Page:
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Plate Boundaries

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by

Mea Riley

on 11 May 2016

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Transcript of Plate Boundaries

Plate Boundaries
Spreading Plates
Spreading Plates is also known as Diverging Plates. This is where magma spills out of the mantle and onto the earths surface this forms the ridge of a volcano. An excellent example is the Mid-Atlantic Ridge.
Colliding Plates
The edges of some plates move towards each other. Plates that collide with each other are called converging plates. If one plate is made from oceanic
crust and the other plate is continental crust, the edge of the oceanic plate sinks under the lighter continental plate. The areas where this happens are called subduction zones. Deep ocean trenches form along subduction zones. When plates sink under each other, huge amounts of heat and friction are produced. The heat and friction result in earthquakes and volcanic activity.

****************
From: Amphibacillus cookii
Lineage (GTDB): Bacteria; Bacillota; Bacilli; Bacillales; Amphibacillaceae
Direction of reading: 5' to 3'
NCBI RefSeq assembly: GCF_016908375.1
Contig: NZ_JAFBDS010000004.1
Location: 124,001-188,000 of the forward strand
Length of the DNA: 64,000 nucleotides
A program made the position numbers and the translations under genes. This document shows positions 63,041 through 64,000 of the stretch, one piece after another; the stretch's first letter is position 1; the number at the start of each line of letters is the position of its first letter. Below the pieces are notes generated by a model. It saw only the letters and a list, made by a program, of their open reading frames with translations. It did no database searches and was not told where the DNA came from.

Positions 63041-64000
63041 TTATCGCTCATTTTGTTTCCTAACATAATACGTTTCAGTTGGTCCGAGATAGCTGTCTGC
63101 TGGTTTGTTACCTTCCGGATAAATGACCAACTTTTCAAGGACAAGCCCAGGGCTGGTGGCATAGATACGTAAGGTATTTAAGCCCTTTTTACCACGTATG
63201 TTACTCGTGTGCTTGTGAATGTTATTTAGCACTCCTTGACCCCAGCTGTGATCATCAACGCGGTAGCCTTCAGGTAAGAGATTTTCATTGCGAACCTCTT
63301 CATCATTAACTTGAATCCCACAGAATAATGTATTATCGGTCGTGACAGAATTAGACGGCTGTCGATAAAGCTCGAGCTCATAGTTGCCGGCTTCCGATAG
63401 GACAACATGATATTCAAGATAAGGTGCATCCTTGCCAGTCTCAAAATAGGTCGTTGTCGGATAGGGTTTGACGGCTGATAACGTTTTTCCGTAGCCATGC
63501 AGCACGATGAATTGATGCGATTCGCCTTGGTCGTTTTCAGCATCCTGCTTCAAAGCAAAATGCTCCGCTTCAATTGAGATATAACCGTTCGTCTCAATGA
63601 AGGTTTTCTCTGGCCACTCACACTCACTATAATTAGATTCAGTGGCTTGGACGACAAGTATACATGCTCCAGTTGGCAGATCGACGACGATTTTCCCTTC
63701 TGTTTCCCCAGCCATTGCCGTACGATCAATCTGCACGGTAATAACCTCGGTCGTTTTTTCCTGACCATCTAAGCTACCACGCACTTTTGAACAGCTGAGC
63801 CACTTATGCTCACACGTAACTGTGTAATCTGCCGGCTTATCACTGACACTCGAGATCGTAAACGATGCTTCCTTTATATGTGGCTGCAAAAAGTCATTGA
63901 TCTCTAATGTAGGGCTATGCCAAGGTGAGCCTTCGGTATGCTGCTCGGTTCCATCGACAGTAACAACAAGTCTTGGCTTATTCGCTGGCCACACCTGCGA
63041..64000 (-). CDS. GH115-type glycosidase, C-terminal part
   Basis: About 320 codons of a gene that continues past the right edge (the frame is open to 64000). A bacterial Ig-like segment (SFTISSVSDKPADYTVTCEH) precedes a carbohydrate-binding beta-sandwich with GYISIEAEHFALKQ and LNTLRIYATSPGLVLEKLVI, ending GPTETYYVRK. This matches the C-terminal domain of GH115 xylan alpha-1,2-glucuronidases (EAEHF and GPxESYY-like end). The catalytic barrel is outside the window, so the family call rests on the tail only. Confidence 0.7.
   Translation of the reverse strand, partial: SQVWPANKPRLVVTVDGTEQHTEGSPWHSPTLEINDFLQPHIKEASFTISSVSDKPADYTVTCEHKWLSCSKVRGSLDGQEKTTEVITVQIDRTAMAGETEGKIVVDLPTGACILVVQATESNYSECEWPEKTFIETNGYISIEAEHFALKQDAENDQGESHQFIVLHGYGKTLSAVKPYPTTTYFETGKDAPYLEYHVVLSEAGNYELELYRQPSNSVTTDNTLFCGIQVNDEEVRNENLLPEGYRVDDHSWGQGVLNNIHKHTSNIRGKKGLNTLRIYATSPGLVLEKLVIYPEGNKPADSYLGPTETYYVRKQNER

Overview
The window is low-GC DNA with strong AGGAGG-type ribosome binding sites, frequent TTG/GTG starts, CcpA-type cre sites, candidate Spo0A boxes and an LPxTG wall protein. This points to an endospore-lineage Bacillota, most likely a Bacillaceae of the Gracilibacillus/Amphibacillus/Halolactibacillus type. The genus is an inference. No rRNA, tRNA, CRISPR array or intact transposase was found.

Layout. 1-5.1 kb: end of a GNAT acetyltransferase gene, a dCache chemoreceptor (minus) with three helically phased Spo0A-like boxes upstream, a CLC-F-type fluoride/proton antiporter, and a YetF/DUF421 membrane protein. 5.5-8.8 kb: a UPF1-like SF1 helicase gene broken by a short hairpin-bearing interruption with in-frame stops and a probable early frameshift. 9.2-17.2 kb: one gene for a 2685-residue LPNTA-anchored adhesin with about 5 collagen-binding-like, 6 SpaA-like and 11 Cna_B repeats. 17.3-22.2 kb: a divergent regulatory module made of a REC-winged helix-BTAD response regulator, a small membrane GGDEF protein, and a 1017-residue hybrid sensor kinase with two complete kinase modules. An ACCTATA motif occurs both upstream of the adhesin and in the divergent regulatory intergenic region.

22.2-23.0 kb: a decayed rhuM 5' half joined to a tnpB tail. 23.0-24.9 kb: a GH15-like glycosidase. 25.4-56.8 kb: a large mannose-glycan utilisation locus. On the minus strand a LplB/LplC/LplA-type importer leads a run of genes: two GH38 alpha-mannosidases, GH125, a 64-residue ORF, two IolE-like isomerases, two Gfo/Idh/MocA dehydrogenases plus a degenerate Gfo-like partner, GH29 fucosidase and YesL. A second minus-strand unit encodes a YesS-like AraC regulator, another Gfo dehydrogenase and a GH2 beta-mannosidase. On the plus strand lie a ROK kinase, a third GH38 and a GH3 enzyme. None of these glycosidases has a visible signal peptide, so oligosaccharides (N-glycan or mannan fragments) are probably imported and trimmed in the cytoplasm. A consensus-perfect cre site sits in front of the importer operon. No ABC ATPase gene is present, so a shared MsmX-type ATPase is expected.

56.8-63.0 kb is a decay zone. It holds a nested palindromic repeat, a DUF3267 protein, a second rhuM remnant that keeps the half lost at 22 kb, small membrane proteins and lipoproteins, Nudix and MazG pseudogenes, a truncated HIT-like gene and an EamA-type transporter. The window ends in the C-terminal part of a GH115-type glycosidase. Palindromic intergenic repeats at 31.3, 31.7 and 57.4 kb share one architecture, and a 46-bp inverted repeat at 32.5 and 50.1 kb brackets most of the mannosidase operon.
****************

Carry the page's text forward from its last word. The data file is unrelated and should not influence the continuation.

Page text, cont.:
Sliding Plates
California, in North America, experiences many earthquakes. The earthquakes there are caused by the edges of two plates sliding past each other. The plates
do not slide smoothly; they get jammed together and the pressure builds up. Suddenly, the plates jolt past each other and start sliding again.


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